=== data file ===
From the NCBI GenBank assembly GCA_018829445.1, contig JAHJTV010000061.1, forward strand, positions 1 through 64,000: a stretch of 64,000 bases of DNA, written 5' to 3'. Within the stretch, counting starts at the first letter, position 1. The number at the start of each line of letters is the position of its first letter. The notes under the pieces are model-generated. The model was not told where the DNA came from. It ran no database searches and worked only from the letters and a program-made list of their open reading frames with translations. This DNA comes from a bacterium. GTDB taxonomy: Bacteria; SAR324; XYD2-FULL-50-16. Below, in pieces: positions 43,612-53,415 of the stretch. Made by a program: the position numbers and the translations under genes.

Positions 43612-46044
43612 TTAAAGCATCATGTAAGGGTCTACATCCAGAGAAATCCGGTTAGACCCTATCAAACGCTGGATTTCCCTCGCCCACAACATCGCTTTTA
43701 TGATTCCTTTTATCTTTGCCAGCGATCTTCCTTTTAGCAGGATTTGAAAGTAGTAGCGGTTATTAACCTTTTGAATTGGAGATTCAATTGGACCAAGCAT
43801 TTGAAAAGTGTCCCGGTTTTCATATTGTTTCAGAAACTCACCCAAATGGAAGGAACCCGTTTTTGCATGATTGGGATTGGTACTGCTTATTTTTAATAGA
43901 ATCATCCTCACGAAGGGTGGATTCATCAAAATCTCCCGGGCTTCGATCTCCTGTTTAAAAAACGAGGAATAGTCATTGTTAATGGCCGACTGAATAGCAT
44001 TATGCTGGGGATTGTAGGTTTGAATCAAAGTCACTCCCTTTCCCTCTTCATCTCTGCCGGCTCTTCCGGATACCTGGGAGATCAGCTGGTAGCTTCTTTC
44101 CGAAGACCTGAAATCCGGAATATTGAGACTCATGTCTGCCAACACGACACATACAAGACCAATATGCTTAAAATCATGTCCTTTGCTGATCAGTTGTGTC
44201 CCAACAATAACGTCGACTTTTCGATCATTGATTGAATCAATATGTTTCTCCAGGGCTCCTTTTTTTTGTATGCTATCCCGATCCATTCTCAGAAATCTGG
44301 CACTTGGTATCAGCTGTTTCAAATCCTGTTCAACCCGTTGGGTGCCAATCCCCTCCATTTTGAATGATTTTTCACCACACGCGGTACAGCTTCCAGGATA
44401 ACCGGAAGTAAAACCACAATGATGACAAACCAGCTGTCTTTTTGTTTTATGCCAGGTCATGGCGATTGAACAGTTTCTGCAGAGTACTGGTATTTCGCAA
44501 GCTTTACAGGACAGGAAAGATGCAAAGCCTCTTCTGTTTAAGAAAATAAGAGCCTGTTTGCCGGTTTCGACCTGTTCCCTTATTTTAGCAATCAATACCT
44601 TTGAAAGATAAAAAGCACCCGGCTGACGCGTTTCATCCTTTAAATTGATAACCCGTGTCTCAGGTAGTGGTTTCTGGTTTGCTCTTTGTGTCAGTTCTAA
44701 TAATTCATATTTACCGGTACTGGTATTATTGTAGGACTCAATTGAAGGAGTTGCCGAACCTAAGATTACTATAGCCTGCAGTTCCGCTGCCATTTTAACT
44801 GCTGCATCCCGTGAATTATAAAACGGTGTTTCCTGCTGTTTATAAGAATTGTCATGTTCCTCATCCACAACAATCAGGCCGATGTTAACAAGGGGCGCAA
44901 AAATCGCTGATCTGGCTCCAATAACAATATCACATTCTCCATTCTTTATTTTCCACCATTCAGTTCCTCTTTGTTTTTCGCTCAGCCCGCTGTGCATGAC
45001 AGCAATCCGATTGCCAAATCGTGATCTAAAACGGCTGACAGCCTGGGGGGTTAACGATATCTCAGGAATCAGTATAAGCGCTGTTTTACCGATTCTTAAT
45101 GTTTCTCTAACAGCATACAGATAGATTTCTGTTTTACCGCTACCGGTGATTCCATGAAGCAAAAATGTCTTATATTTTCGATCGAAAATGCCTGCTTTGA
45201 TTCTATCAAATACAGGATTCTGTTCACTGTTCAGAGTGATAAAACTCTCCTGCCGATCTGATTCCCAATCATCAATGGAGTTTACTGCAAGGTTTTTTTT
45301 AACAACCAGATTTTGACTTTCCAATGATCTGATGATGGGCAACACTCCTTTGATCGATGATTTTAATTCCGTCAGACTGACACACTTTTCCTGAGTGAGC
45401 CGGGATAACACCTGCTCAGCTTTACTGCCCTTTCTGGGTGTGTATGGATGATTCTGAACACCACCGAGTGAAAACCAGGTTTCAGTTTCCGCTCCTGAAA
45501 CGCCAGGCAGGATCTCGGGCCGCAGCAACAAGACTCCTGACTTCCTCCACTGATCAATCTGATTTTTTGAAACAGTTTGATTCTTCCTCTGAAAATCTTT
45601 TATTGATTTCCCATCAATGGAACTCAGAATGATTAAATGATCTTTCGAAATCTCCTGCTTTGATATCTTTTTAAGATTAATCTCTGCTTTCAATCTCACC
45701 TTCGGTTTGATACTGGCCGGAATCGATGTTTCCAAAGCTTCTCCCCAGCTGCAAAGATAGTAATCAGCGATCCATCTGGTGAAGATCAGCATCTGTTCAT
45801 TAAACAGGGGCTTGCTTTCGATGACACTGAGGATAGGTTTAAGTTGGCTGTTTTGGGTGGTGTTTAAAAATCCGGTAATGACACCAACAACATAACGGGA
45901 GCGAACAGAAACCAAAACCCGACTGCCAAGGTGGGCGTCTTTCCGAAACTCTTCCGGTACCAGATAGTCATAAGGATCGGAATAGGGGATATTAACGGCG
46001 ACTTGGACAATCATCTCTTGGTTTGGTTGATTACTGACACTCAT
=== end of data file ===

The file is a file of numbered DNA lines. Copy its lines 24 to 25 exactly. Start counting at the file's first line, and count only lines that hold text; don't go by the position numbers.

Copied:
45701 TTCGGTTTGATACTGGCCGGAATCGATGTTTCCAAAGCTTCTCCCCAGCTGCAAAGATAGTAATCAGCGATCCATCTGGTGAAGATCAGCATCTGTTCAT
45801 TAAACAGGGGCTTGCTTTCGATGACACTGAGGATAGGTTTAAGTTGGCTGTTTTGGGTGGTGTTTAAAAATCCGGTAATGACACCAACAACATAACGGGA